advertisement

UPDATE: Missouri joins other states in asking Craigslist to get rid of adult services

Tuesday, August 24, 2010 | 6:00 p.m. CDT; updated 6:17 p.m. CDT, Tuesday, August 24, 2010

HARTFORD, Conn. — Craigslist should remove its adult services section because the website cannot adequately block potentially illegal ads promoting prostitution and child trafficking, attorneys general in 17 states demanded Tuesday in a joint letter.

"Only Craigslist has the power to stop these ads before they are even published," said Kansas Attorney General Steve Six in a statement Tuesday. "Sadly, they are completely unwilling to do so."

The joint letter acknowledged that Craigslist faces the prospect of losing revenue if it were to remove the adult services section.

"No amount of money, however, can justify the scourge of illegal prostitution and the suffering of the women and children who will continue to be victimized, in the market and trafficking provided by Craigslist," the letter said.

The San Francisco-based Craigslist did not immediately return phone and e-mail messages Tuesday.

Some of the encounters set up through Craigslist have ended in violence and even death, authorities have said.

Last week, authorities said a former medical student committed suicide in the Boston jail where he was awaiting trial for allegedly killing a masseuse he had met through Craigslist. 

Philip Markoff, 24, was found unresponsive in his cell Aug. 15. A former Boston University student, Markoff had pleaded not guilty in the fatal shooting of Julissa Brisman of New York City and in the armed robbery of a Las Vegas woman. Both crimes happened at Boston hotels within four days in April 2009. Rhode Island prosecutors also accused him of attacking a stripper that week.

Markoff had met the women through advertisements for erotic services posted on Craigslist.

The website has put safeguards in place as it has evolved over the years.

In November 2008, after pressure from 40 state attorneys general, Craigslist required posters to provide a working phone number and pay a fee for placing an ad in the erotic services section.

In May 2009, the website renamed erotic services to adult services and said it would adopt a manual screening process, where postings would be reviewed before publishing.

But state officials believe Craigslist is still not doing enough to stop illegal ads from appearing.

Connecticut Attorney General Richard Blumenthal subpoenaed Craigslist in May, asking the website to provide proof it was holding up its promise to help stop ads for prostitution.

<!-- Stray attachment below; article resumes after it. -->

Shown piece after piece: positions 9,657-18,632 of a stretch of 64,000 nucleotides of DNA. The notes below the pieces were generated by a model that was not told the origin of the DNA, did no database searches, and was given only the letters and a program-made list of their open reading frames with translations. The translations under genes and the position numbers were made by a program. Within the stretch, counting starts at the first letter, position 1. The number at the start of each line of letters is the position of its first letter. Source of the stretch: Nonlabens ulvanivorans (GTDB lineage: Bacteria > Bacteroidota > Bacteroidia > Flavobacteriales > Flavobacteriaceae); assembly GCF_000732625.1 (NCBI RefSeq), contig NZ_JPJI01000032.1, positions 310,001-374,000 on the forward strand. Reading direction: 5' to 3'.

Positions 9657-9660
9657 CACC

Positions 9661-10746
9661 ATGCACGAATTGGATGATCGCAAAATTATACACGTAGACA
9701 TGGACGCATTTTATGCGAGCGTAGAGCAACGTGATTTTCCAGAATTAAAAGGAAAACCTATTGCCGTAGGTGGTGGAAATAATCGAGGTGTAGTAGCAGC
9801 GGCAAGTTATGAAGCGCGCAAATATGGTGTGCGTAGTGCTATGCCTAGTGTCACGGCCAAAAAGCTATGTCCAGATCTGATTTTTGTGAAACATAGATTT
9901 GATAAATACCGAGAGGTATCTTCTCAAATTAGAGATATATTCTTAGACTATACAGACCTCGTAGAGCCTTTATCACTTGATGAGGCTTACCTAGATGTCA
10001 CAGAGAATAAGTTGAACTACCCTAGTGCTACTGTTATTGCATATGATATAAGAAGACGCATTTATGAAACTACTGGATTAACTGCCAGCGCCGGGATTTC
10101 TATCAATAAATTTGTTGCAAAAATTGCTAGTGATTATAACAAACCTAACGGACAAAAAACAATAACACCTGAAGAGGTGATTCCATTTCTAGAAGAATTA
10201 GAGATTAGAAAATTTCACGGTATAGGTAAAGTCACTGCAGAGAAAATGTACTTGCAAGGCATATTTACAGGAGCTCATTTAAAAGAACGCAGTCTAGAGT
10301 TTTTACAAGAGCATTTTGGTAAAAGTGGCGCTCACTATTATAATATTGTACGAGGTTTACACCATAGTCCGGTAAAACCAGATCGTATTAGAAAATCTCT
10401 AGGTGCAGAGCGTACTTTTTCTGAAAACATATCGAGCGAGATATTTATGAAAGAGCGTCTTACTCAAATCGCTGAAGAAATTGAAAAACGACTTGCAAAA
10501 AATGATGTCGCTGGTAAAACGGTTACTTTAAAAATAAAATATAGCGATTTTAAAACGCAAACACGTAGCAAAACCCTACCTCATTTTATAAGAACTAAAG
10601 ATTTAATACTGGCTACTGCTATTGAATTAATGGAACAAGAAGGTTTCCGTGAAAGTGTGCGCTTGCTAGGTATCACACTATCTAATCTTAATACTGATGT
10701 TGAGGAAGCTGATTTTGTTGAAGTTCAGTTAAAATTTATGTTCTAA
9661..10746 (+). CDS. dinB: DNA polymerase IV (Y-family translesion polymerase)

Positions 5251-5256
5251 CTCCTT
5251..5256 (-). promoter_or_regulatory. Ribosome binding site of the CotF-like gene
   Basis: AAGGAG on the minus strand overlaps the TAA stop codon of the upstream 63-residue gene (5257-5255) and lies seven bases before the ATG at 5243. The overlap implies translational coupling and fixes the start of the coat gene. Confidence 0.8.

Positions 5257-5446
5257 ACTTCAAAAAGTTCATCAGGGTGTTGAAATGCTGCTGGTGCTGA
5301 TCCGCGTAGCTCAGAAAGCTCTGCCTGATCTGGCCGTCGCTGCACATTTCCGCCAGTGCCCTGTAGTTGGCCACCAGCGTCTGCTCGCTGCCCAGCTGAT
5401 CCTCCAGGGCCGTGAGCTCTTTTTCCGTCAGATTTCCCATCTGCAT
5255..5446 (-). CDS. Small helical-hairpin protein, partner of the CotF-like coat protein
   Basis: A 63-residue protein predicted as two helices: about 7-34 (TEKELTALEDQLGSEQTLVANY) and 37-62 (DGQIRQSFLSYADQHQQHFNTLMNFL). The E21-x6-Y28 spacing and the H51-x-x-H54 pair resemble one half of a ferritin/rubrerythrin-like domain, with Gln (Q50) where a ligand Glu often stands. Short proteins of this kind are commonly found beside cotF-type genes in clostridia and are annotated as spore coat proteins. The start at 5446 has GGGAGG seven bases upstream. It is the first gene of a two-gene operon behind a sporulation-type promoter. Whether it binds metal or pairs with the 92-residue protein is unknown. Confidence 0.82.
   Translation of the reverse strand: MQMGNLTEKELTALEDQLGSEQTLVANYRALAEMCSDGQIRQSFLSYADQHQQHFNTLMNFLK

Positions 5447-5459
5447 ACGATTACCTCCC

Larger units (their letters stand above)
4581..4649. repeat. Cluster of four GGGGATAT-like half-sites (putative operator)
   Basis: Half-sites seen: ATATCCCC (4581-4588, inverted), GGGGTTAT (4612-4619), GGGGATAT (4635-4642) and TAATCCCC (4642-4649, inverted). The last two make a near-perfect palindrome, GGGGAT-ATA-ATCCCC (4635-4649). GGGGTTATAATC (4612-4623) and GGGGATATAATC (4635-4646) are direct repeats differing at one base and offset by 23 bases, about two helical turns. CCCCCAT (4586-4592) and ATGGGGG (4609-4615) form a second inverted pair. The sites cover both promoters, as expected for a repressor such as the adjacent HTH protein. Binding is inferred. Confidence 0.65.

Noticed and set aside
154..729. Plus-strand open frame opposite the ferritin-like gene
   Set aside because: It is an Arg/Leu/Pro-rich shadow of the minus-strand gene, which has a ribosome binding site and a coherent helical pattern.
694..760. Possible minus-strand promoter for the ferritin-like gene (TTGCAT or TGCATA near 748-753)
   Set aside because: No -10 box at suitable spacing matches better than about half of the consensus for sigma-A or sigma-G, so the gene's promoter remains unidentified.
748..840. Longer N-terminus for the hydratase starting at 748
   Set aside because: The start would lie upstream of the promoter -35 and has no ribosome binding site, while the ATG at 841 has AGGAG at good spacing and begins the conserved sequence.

Craigslist should provide its evidence in a few weeks, said a spokeswoman for the Connecticut attorney general's office.

Massachusetts Attorney General Martha Coakley released a separate letter Tuesday that was sent to Craigslist officials and also called for the removal of adult services.

"You should continue to build on your success in connecting users to each other and providing a forum for the exchange of legal goods and services," she said Tuesday.

The 17 states whose attorneys general signed the letter are: Arkansas, Connecticut, Idaho, Illinois, Iowa, Kansas, Maryland, Michigan, Missouri, Montana, New Hampshire, Ohio, Rhode Island, South Carolina, Tennessee, Texas and Virginia.


Like what you see here? Become a member.


Show Me the Errors (What's this?)

Report corrections or additions here. Leave comments below here.

You must be logged in to participate in the Show Me the Errors contest.


Comments

Leave a comment

Speak up and join the conversation! Make sure to follow the guidelines outlined below and register with our site. You must be logged in to comment. (Our full comment policy is here.)

  • Don't use obscene, profane or vulgar language.
  • Don't use language that makes personal attacks on fellow commenters or discriminates based on race, religion, gender or ethnicity.
  • Use your real first and last name when registering on the website. It will be published with every comment. (Read why we ask for that here.)
  • Don’t solicit or promote businesses.

We are not able to monitor every comment that comes through. If you see something objectionable, please click the "Report comment" link.

You must be logged in to comment.

Forget your password?

Don't have an account? Register here.

advertisements